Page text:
Help with singable translation

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Moderator - Translation nitpicker
Joined: 20.09.2015
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Hi all,
I was asked for a singable English translation by Luciano Ravasio, the author of this song:
If it will be satisfactory, it will be recorded professionally.
I have a draft of the translation; you can skip right to it (see below), or you can read on for some background about the song.

It's a song in the dialect of Bergamo (northern Italy), since it tells the story of Costantino Beltrami, a man from Bergamo from the 1800s (1779-1855); he was a patriot, and had to get out of Italy after the Bourbon Restoration (after Napoleon’s defeat); he went away also due to his grief over the death of his friend/lover Giulia Spada de’ Medici. So, he travelled France, Germany, Belgium, and England. He then boarded a ship to the US, and visited Philadelphia, Baltimore, Washington, St. Louis; there, he joined a military/scientific expedition up the Mississippi river. After a few months, he left the expedition and continued alone (with Indian guides) to reach the springs of the Mississippi.
He (though he had) reached them at Lake Julia (Minnesota) in late August 1823. Today, the actual source of the Mississippi is considered to be Lake Itasca, though maybe he had some reasons for his claim, because the Mississippi basin is extremely complicated (and may have changed over time), and *the* spring depends upon how you define it: the farthest away from the river's mouth, the largest one, etc.; indeed, the source found by Beltrami (which are in lake Julia, named after Giulia Spada de’ Medici) are considered one of the many sources of the Mississippi, just not the "main" one (the farthest from the mouth). Anyway, few people gave him recognition for his expedition, and it was only after his death that he gained some. He got some recognition at first, but then, also due to his temper, he got less and less and grew bitter about that.
Anyway, much more important than the geographical discoveries, was his interest in the native American people and culture, in a time when nobody else cared about them. He lived among them, learned about their culture, described them, brought back a great amount of valuable Indian artifacts (not just war items, as was usual then, but also many objects from everyday life), and he compiled the first dictionary of the Sioux language.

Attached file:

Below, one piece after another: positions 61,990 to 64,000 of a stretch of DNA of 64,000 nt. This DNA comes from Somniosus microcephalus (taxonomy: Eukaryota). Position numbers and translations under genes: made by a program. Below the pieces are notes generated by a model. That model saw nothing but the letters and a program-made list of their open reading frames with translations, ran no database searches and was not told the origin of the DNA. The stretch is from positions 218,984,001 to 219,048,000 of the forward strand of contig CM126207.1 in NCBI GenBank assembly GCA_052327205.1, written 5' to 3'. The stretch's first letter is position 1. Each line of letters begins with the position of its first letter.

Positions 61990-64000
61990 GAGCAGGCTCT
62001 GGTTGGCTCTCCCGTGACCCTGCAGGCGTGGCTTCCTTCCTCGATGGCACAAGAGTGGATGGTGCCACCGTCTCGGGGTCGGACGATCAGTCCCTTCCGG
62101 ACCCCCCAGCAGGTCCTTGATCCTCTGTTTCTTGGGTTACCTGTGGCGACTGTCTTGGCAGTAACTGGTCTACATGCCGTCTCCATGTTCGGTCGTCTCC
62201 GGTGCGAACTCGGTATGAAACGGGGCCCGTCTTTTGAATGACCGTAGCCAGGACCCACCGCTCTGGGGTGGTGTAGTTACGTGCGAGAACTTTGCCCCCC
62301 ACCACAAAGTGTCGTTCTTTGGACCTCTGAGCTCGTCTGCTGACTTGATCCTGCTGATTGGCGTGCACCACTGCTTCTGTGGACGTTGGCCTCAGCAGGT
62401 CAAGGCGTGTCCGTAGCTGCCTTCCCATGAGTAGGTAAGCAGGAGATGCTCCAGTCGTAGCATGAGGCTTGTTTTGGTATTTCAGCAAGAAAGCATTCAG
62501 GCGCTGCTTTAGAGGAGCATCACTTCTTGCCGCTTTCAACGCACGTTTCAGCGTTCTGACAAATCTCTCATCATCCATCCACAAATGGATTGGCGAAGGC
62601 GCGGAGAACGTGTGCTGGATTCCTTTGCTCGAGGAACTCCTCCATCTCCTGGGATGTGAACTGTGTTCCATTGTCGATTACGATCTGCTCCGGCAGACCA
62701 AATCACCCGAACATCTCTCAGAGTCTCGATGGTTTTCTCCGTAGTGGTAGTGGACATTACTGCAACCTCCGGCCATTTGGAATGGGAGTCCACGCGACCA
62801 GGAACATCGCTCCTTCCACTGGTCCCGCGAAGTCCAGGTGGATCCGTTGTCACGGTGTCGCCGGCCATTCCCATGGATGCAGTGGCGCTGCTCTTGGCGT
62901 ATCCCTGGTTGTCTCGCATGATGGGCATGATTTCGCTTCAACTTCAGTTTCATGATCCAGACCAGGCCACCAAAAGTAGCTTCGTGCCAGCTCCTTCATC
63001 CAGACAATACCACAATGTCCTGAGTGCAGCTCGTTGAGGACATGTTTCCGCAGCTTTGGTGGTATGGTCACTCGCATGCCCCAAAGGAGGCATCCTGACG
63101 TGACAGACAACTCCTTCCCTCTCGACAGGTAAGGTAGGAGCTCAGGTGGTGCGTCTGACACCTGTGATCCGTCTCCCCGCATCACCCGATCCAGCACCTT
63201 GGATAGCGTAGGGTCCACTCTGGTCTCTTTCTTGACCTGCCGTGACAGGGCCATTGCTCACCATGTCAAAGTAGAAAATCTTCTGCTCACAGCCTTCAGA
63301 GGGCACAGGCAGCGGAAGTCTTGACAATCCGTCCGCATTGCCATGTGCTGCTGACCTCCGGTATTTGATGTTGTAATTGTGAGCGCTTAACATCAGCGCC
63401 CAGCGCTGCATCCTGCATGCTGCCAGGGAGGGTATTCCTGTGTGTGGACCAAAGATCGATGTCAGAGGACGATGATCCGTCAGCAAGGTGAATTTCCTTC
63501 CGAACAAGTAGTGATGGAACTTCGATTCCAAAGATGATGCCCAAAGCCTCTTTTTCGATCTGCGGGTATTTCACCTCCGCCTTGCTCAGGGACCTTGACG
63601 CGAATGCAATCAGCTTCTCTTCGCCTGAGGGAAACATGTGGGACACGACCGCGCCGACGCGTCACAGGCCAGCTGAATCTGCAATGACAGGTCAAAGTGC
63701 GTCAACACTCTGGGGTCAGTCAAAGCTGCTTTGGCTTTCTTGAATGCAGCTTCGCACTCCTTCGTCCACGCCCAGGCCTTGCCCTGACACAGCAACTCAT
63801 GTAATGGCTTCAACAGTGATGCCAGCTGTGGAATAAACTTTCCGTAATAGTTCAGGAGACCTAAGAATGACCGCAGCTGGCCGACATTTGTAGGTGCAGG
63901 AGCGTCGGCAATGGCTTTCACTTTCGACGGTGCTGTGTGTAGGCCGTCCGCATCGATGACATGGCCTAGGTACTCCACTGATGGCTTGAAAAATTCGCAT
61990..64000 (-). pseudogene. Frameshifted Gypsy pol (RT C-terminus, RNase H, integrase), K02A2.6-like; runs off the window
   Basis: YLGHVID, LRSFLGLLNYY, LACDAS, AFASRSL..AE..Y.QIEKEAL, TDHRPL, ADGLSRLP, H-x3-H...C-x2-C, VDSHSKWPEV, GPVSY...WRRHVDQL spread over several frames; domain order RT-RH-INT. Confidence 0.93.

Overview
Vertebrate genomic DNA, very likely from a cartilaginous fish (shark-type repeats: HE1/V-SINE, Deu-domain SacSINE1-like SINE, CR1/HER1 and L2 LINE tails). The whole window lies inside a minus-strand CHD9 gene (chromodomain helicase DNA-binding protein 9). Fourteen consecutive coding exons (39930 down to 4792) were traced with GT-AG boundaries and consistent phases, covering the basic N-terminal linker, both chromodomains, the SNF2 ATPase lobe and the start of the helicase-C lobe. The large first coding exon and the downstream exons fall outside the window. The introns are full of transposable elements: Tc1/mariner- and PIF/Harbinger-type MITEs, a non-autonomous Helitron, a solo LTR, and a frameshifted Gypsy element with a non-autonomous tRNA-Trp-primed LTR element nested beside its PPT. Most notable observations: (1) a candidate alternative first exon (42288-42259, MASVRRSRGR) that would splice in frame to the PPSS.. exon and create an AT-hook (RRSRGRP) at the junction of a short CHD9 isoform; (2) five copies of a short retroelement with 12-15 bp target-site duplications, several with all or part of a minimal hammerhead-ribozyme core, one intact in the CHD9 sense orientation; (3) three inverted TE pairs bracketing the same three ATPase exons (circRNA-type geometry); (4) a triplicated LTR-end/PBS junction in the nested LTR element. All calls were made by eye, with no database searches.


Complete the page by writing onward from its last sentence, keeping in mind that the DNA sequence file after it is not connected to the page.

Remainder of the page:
His achievements were recognized and studied both by people in Minnesota - they named "Beltrami County" after him - and in Italy - both in Bergamo where he was born, and in Filottrano (central Italy) where he lived for many years.
After the expedition on the Mississippi, he explored Mexico, Haiti, and Canada, and then got back to England, France, Germany, and finally to central Italy, where he spent his last years.

The author of the song would like to make a singable English version because of the many people in the US who still remember and study Beltrami’s expedition. Both the Smithsonian Institution and some Ojibwe people have shown interest in Beltrami through the years, and have collaborated with the Caffi Museum in Bergamo which exhibits many of the items that Beltrami brought back from his expeditions.

If you'd like to delve into the details of the expedition, the best (though time-consuming) way to do it, is by having a look at Beltrami's own travel diary: "A pilgrimage in Europe and America leading to the discovery of the sources of the Mississippi and Bloody River" []
Other references: [in Italian] [in Italian] [in Italian]

About the language: the song is sung as if Beltrami himself is speaking. Beltrami knew the dialect of Bergamo; he knew Italian, but since he lived in Bergamo way before a standard Italian was widespread among the population, and then he lived in central Italy, and also because he was a cultured man, I have no idea what Italian accent he might have had. He also knew French, Latin, and Greek very well, and studied English. However, when he first set foot in England, he could make no sense whatsoever of what people were saying, because he just knew English from books, and English spelling and pronunciation are - let's say - a bit different.